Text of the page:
Wisdom of Nym: Turning a critical eye toward Final Fantasy XIV’s Bozja

It burns, burns, burns.

There’s honestly not much for me to say about Eureka in Final Fantasy XIV. I can respect what it was trying to do, and there are many parts of it that were, in fact, interesting. But as a whole it was just a failure, and while subsequent areas attempted to course-correct initial problems the fact is that it felt like an ongoing project of trying to steer a massive ship that had way too much momentum built up. It’s clear that most of the attempts at improvement went into Bozja.

This is a bit of a shame, because a lot of Bozja also doesn’t work.[AL:XIV]

Now, I don’t want to come across as being strongly opposed to Bozja, in no small part because I’m not. I actually think Bozja averaged out to be interesting content, but a lot of that interesting content was in spite of Bozja’s overall design, not because of it. So let’s talk about Bozja because while it’s not in this expansion, it may well be in the next one. What’s good, what’s bad, and what’s best forgotten?

Here’s the primary problem with Bozja: While it’s ostensibly new open-world zones and content for players to explore, the open-world part of it is at once the least useful and least interesting aspect of its gameplay.

If Eureka was an attempt to put a Final Fantasy XI filter over leveling in FFXIV, Bozja is putting an early FFXIV filter on. How do you level? You farm FATEs endlessly. Yes, they have a different name, but they are literally the only way to increase your rank. And FATEs are, without a doubt, the most boring form of content possible. They’re swarms of enemies you try to tag as people AoE through the entire encounter, occasionally with an extra step or two.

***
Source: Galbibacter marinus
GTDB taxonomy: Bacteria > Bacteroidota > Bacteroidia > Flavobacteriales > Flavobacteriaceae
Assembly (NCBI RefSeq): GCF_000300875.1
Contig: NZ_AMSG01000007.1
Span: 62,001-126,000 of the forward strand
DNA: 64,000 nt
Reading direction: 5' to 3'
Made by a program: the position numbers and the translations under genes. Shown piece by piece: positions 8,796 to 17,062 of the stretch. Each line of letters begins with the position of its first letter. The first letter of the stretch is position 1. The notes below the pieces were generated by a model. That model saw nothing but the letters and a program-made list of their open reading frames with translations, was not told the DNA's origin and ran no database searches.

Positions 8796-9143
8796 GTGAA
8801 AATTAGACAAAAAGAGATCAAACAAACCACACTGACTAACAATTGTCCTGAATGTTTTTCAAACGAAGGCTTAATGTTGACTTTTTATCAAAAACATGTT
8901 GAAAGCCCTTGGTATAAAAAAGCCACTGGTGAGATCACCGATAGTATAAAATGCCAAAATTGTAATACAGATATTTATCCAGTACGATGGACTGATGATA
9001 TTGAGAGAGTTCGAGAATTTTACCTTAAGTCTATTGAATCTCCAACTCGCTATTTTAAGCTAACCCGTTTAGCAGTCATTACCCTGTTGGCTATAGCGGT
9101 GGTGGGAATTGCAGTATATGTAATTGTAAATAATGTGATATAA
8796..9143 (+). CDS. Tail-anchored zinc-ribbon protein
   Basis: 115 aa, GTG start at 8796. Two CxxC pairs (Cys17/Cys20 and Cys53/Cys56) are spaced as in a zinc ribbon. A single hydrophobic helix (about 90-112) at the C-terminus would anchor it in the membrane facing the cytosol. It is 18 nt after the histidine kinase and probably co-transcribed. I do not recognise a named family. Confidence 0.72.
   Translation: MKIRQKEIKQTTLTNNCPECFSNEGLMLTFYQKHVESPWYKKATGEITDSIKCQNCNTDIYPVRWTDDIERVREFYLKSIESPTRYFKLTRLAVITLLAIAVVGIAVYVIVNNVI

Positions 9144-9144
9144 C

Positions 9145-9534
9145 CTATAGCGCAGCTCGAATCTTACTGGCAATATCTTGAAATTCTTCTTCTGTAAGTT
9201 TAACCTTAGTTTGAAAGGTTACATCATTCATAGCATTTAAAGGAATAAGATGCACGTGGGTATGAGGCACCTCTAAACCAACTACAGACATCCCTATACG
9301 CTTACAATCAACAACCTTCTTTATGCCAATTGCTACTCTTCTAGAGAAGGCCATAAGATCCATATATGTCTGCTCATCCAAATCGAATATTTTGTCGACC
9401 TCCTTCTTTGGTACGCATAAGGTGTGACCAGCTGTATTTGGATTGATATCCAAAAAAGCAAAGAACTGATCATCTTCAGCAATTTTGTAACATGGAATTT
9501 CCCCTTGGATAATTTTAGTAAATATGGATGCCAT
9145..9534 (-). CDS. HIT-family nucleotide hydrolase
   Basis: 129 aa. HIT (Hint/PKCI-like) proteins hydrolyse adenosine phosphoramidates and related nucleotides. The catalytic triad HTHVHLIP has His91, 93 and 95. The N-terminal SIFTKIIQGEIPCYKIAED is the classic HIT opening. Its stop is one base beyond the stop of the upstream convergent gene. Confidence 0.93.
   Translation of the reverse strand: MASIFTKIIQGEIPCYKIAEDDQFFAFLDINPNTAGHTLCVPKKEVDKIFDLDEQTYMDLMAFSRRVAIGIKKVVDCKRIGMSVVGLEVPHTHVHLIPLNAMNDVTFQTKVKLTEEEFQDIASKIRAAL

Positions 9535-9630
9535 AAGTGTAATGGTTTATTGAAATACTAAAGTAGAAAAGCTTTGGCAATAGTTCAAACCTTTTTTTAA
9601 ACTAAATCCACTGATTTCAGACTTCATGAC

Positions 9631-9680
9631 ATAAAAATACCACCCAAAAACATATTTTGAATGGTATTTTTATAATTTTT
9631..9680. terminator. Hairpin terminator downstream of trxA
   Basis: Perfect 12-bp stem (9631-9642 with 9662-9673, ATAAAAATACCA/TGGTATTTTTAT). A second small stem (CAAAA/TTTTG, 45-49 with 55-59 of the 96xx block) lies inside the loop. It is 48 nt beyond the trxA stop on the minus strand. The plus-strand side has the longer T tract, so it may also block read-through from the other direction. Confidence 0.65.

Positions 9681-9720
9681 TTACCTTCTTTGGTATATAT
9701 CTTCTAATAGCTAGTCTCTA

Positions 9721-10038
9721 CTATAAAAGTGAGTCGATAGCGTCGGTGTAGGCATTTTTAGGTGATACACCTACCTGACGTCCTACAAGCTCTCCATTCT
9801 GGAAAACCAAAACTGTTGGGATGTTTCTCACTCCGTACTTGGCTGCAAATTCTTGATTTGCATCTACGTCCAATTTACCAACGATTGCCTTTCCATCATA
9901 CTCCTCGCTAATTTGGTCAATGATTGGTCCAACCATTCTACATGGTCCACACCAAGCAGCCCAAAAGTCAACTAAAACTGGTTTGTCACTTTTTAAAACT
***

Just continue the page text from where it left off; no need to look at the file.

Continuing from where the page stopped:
“But what about Critical Engagements?” Ah, yes, the things you queue up for so they can actually scale with mechanics and the like. Those were, in fact, pretty fun! But they were a minority of your experiences in the zones, and they also didn’t really work as open-world things. That’s not surprising, of course; if they were actually pure open-world encounters you couldn’t have mechanics and/or Red Chocobos that murder entire parties queueing in. But it also lays bare the main problem here wherein the open-world part is actually the weakest element of the game.

You can even see where the inspiration would come from for Variant Dungeons because the whole idea of job-agnostic group-agnostic content was actually the best part of this content. Letting anyone tank on any job or DPS or whatever was really fun; it just reminded you that the actual enemies in the open world were only there to be farmed, and your actual gameplay was farming FATEs again.

The climb.

This was broken up in the middle with Delubrum Reginae, which itself was a very interesting experience. It’s not just because the content was similarly agnostic to roles and emphasized parties using essences to fill other roles; it’s also because the content was actually set up to be more punishing than normal. Getting hit twice meant you died. This was counterbalanced by the fact that the dungeon was not actually super difficult with a smaller group; you could have a bunch of people drop and still reliably clear, especially with additional actions and items.

But all in all, the end-of-zone raids and Delubrum Reginae both showcased an interesting style of content that FFXIV does not frequently get to use. It was a bit shaggier than normal, but there was a genuinely interesting feel to splitting up into two groups or more to tackle objectives, use essences to improve your overall power, have your performance timed, and so on. It felt like a woolly testbed for things that are, otherwise, kind of anathema to the game’s more rigid structural elements.